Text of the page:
Bart prayed a powerful prayer. When he was sure his supplication was received, he quit and sank down on the ground, utterly spent. He was still there when Violet came out to him.

"My dear! Oh, husband!” she cried. “What is that poor woman and that man lying there like that? Oh, no! Did she? Did she? I knew in my spirit something dreadful like that was happening out here."

Bart glanced a most dismal glance at the mule. He did not need to say anything.

Violet put her hand over her mouth. Words were of no use now. Arm in arm, they went and stood, clinging to each other as they viewed the scene of Muriel's wrath.

"What will we say to the young lady?" Bart's agonized voice broke out after a time.

"It's not her trouble. We will carry them into town to the authorities and go to prison, after we take her home, of course. I wasn't too moved in the spirit to go to South America anyway. If they let us live, at least you'll get that prison ministry you always wanted. And I can be a big help, holding up the candle while you reads the scriptures and then passing out verses I can write myself. You see, it will be a wonderful opportunity for us.”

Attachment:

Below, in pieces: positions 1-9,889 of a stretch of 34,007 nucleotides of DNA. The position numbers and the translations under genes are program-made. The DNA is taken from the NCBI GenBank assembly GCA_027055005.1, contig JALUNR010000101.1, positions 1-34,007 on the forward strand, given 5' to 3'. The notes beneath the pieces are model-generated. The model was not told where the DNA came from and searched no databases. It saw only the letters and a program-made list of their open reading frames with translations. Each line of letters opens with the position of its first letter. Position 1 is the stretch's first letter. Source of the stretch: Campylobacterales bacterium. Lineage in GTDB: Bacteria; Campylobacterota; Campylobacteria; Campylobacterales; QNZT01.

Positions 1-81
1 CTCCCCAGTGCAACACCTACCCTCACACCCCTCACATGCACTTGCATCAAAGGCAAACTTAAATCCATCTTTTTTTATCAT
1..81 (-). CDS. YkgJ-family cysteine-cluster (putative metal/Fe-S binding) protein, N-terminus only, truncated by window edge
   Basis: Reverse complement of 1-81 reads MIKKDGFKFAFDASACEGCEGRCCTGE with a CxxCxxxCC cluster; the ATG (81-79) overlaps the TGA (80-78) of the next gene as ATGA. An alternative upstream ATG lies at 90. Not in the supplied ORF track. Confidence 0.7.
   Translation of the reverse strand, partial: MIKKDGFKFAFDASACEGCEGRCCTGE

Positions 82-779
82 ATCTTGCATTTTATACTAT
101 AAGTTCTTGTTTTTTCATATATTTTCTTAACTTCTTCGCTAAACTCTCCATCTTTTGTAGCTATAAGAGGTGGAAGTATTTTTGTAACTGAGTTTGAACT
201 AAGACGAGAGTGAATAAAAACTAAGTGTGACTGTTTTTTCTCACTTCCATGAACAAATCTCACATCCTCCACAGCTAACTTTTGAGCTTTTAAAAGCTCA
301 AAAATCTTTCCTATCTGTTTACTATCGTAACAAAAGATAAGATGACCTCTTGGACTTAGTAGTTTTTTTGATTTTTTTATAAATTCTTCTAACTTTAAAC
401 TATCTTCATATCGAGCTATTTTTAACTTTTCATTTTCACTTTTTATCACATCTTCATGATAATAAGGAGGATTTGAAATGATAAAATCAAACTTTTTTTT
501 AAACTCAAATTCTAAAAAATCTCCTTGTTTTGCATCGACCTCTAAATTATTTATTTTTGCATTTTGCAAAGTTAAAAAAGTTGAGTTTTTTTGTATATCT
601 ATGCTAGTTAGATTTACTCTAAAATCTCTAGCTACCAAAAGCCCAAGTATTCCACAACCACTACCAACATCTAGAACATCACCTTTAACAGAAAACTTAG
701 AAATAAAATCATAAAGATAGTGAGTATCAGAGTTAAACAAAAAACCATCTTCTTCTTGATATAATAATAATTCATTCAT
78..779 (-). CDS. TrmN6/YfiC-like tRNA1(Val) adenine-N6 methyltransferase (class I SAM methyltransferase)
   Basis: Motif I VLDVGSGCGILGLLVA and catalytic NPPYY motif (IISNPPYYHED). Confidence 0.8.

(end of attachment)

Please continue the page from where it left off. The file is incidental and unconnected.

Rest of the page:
Bart nodded slowly, huge tears moving slowly down his weathered cheeks as he went and put blankets over the bodies--the best he could do for them at the moment. He turned to Violet after a sad look at their mule. "You don't think they'll put Muriel down, do you? I just couldn't bear the thought of that for eternity. She isn’t herself when things aren’t going just right. That’s what sets her off so!”

Someone came out of the music hall. After long hours, the lantern was now so dim it was hard to make out Anne's form and face until she was close. She was ghostly pale--even in the yellowish light. She could hardly walk, and Violet, with a wrench away from Bart, flew and caught Anne as she wavered on her feet, ready to fall.

"You've worn yourself completely down, dear!" cried Violet. She helped her to the wagon.

Bart then forgot his own troubles and got Anne, with Violet's help, up into the wagon.

Some papers slipped from Anne's hand. Bart reached to grab them.

"No, that's all right!" gasped Anne. "I don't really need them now. I finished! I actually got through all those terrible numbers and finished!"

Bart took the loose papers anyway and put them in the wagon. He got up in the wagon, glancing down at the blanketed forms, then started the wagon moving.

"What's those?" Anne asked numbly, looking down as they turned by the spread blankets.

Violet pressed Anne's hand. "Nothing to bother yourself about. Now you just rest your head against my shoulder."

Even as Anne did as she was told, too tired and bruised to resist, a flash of light illuminated the music hall behind them, blazing out the entrances. And far off another flash of light occurred instantaneously. It was red--blazing like a fire shot from a volcano’s black mouth.